Making Housing More Sustainable

Tokyo is fighting climate change by promoting "Tokyo Zero Emission House."

At first glance, the house in Tokyo's northeastern Adachi Ward looks completely ordinary: it is just another home in an area of relatively new residences. On closer inspection, however, it reveals a few secrets: solar panels on the roof, insulated walls, airtight construction, and all electrical appliances. This kind of house is called a "Tokyo Zero Emission House," an energy-saving house that meets the Tokyo Metropolitan Government's own requirements, incorporating high levels of insulation and energy-saving equipment. As approximately 30 percent of the city's CO2 emissions come from the residential sector, the spread of these houses is exactly what is needed to promote Tokyo's climate change countermeasure target of virtually zero CO2 emissions by 2050, and the naming of the house reflects this intention.

Ishida Yoshinobu moved into the house in October 2020 with his wife and two young children. When he was thinking of building a new house, the environment was not foremost in his mind. Nevertheless, the building company took them to some showrooms, where they realized the advantages of a highly airtight and insulated house and decided that if they were going to spend money on a new home, they would build an energy-efficient one.

The Ishida family's children are very happy with the comfort of their new home.

"We used to live in an apartment, but after we moved to our new house, we immediately noticed that the temperature inside and outside was completely different," says Ishida, noting there is only one air conditioner in the house but the family also uses fans.

Ishida points to a display on a wireless device that tracks the amount of energy generated by his home's solar panels and how much is sold to the local utility company. It indicates that the monthly costs are about 13,000 yen to 14,000 yen, of which about 9,000 yen is covered by solar power generation. That represents a significant saving compared to Ishida's previous residence. He says he has become more conscious of reducing waste in his life, not only in terms of electricity bills, but also in terms of his home as a place to live.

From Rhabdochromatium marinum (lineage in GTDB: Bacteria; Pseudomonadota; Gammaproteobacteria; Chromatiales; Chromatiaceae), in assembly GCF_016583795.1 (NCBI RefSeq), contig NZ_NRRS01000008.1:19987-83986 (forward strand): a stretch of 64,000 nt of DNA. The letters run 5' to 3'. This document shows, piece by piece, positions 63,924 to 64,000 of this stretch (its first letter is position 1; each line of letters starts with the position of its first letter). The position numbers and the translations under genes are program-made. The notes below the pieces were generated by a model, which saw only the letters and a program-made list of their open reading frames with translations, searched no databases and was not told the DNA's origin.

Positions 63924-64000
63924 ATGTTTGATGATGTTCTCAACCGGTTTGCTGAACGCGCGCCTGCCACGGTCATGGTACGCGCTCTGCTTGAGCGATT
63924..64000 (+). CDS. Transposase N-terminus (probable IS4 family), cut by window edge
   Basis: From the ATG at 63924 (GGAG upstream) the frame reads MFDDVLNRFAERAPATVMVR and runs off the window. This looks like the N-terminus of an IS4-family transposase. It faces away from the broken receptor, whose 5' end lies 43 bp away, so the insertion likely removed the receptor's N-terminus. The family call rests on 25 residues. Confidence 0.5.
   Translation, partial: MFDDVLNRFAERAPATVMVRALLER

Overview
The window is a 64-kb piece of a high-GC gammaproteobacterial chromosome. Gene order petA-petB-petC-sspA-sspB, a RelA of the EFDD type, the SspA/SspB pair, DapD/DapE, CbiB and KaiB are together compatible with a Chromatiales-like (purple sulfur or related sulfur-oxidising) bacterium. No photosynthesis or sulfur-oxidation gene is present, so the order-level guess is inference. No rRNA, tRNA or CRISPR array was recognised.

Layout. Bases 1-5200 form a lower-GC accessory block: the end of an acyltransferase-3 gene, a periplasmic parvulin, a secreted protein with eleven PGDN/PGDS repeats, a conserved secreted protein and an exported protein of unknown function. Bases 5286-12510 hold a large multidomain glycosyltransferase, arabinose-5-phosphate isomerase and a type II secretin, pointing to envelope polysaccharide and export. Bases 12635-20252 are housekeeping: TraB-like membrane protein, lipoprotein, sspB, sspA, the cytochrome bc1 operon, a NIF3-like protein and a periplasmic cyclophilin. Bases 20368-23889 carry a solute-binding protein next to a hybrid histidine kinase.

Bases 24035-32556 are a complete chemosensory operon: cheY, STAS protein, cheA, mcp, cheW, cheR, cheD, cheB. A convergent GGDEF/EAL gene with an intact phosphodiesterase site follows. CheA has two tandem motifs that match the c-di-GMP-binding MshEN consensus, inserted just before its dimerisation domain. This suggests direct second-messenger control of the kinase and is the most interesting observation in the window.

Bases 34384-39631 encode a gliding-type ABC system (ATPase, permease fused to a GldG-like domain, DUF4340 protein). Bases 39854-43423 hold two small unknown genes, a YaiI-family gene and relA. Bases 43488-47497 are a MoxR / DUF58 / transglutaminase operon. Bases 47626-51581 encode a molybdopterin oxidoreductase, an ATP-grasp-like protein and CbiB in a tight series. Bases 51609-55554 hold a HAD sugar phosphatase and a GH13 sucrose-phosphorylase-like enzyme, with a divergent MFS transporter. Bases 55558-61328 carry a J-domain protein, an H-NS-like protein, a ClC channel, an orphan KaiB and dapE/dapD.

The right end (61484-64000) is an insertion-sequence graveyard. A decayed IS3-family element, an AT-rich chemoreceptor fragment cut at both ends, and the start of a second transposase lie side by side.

Energy generated by the solar power system covers about half of the family's electricity costs.

The Tokyo Metropolitan Government (TMG) has announced it will aim at halving greenhouse gas emissions by 2030 from levels in 2000. The TMG is not only responding to the climate crisis, but is also strengthening and accelerating energy-saving initiatives from the perspective of securing energy stability in the medium to long term. They have launched a campaign calling for saving, generating, and storing electricity, and are promoting concerted efforts by both residents and businesses. From April 2025, it will be obligatory by ordinance for major housing suppliers to install solar panels on new houses and other buildings in Tokyo.

The infographic explains the main equipment of the "Tokyo Zero Emission House."

Kiyobishi Kensetsu Co. is a construction company based in Adachi Ward. It recommends the "Tokyo Zero Emission House" to all customers making inquiries about new home projects, and has built six over the past three years including Ishida's home. According to architect Takahashi Toshiyuki, representative director and president of Kiyobishi, "Customers have become more interested, especially this year, as the TMG has been more generous in providing subsidies, with a maximum of 2.1 million yen for qualifying custom-built houses." Although the "Tokyo Zero Emission House" is built to be airtight, that does not mean that they need to be kept closed at all times, Takahashi points out. He encourages customers to let fresh breezes in when the weather is good.

"It's not perfect, but it is satisfying," Ishida says of his house. "We also want to get closer to real 'zero emissions' in the future by also using the electricity we store in an electric vehicle eventually. While it is true that the 'Tokyo Zero Emission House' is costly to build, I think we should increase them in the future."

By Tim Hornyak

*This article was originally published on "Tokyo Winter/Spring2023"